Friday, January 18, 2013

Six ways to use social media in your job search

Resume? Check. Cover letter? Check. Now you're ready to begin that job search, right? Wrong. There may be some very important things you're forgetting about that could dramatically enhance your job search.

Nowadays, job searches involve much more than simply submitting hundreds of resumes and cover letters. "Today's job search requires a strategy that uses social media as well as traditional vehicles," says Wendy Wagner, career services director for The Art Institute of Fort Lauderdale.

According to a 2012 Jobvite survey, 92 percent of U.S. companies use social networks to find talent, with LinkedIn the most popular. "Make sure you have a social media strategy to augment traditional methods such as face-to-face networking and informational interviews," says Lyndsay Cooper, career services director for The Art Institute of Tennessee-Nashville, -a branch of The Art Institute of Atlanta.

Wagner and Cooper offer the following tips to give yourself an edge in your job search.

-* Brand consistency. Make sure your profile is professional and reflects the job you're looking for across all social media platforms. Ensure your privacy settings are secure (especially on Facebook). On LinkedIn, make sure your profile is complete including skills and recommendations. On Twitter, link to your website, blog or online resume. And don't forget Pinterest, YouTube, Google+ and Foursquare.

-* Know your audience. Your audience in Facebook is different from your audience in Twitter or LinkedIn. Make sure your updates reflect that. On LinkedIn, share articles and blogs on industry-related topics. On Facebook, post more personal (but not too detailed) updates to remind your friends that you're in the job market.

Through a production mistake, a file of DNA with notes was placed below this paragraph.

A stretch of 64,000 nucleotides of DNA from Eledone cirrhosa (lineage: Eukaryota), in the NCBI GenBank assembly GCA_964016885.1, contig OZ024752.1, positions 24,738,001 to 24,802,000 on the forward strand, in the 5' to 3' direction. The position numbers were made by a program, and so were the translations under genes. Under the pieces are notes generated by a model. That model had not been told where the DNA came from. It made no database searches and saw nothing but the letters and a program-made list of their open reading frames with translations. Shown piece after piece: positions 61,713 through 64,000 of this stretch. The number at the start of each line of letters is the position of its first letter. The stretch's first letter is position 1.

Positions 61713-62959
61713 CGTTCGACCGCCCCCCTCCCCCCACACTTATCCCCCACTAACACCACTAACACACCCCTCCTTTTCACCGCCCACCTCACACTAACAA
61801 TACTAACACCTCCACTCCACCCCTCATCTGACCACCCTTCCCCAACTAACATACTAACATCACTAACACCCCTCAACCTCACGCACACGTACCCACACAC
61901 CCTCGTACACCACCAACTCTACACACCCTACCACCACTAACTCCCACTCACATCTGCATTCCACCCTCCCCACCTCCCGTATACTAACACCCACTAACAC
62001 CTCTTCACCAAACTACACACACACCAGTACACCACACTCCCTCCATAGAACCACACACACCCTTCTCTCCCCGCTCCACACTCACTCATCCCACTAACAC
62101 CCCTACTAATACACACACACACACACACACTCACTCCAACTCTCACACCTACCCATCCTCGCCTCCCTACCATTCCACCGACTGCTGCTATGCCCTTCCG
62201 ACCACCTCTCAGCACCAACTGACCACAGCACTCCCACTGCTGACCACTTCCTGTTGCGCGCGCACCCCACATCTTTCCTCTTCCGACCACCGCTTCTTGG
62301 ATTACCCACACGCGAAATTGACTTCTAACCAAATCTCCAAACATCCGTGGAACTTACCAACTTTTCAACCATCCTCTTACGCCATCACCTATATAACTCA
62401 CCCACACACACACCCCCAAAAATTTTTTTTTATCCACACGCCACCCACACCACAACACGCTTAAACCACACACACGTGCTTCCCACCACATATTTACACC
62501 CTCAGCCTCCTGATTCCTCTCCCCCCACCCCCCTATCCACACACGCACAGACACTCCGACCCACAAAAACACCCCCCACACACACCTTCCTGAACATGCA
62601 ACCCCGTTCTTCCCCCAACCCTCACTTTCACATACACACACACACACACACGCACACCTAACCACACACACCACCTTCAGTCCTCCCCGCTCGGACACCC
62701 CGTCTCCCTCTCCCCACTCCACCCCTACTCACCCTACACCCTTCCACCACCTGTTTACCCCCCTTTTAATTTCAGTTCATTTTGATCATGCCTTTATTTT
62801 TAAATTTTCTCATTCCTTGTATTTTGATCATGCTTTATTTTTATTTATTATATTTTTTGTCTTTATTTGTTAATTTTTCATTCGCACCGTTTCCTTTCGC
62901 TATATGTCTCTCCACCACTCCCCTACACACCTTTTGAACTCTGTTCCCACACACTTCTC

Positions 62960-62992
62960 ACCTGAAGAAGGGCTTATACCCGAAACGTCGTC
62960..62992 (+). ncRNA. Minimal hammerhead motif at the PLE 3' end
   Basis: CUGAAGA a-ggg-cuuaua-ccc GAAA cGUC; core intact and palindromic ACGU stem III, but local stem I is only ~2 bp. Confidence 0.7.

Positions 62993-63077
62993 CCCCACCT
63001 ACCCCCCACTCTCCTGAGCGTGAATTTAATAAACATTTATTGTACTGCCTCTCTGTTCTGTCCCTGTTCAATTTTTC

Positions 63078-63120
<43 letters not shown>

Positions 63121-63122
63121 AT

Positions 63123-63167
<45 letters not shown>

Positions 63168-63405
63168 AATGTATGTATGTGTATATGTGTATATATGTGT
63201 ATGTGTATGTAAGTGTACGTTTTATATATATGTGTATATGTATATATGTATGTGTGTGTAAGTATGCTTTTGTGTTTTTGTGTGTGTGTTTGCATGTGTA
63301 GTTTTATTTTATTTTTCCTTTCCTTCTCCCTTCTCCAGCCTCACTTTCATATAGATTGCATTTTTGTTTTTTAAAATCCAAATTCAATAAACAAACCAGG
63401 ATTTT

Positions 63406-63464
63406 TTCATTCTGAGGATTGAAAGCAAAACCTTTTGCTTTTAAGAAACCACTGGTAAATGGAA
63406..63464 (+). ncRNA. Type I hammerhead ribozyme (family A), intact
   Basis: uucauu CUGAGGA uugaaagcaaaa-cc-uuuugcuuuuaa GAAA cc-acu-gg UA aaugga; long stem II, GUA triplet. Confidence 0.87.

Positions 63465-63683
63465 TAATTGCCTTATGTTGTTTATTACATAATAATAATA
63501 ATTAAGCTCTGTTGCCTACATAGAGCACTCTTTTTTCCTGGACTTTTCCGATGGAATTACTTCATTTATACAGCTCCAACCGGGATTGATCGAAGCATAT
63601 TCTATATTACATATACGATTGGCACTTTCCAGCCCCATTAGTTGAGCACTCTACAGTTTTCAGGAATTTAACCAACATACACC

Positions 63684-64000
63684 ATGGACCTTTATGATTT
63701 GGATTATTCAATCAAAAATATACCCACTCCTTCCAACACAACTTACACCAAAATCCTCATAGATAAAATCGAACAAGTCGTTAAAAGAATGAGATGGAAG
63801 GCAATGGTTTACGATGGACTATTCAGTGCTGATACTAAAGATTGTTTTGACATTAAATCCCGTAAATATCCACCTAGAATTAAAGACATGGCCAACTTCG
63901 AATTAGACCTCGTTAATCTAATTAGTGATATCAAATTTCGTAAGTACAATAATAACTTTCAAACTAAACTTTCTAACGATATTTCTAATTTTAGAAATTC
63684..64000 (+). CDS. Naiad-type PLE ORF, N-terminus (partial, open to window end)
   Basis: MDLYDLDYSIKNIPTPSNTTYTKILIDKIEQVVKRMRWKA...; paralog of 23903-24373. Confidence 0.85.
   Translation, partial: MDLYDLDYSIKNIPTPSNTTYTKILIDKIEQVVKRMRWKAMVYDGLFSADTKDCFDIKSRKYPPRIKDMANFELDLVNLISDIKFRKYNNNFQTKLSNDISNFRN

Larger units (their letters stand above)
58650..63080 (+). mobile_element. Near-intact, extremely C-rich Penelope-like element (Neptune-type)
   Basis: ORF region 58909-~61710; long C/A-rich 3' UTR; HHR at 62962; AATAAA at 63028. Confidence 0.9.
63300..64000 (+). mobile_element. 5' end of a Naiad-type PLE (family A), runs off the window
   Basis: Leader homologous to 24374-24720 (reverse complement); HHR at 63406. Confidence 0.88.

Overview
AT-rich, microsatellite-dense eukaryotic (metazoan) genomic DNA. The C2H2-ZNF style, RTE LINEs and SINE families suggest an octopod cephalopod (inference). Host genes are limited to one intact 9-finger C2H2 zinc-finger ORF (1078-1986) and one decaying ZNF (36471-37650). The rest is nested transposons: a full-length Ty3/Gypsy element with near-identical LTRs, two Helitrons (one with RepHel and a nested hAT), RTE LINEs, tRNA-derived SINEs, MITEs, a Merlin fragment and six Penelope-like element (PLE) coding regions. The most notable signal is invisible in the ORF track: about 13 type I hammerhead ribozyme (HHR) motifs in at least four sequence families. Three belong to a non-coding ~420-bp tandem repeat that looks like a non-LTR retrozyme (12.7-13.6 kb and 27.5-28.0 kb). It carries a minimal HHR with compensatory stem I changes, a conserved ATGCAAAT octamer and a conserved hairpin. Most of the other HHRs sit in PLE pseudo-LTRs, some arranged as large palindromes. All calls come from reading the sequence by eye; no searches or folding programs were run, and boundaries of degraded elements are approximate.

-* Be proactive. Use social media to connect with recruiters, employers and employees of companies you'd like to work for. Join - and participate in - organizations, groups and blogs in your industry or alumni groups. Become an industry expert or thought leader.

-* Research. Use social media to create your target list of companies, then research those companies and their employees. Use hashtags on Twitter to find jobs. For example, if you are interested in fashion, search #fashionjobs.- Sites like Technorati or Twellow let you search people's bios and the URLs in their bios; you can easily find, follow and engage key employees of those companies so they get to know you before you approach them for a job. Prepare for a job interview by using social media to research the interviewer and find common topics to break the ice.

-* Network online. Expand your network and engage others with similar interests by posting, sharing/forwarding, tweeting and retweeting relevant articles and blogs. This raises your online profile, and encourages others to do the same for you. Twitter works well for this.

-* Know your online profile. Google yourself and make sure what you see is what you want it to be. Go to so you can see your "klout" score, which reports how influential and engaged you are across platforms. Another great site is, a Twitter directory organized by shared interests or categories. Users can add themselves to the categories that best fit their interests.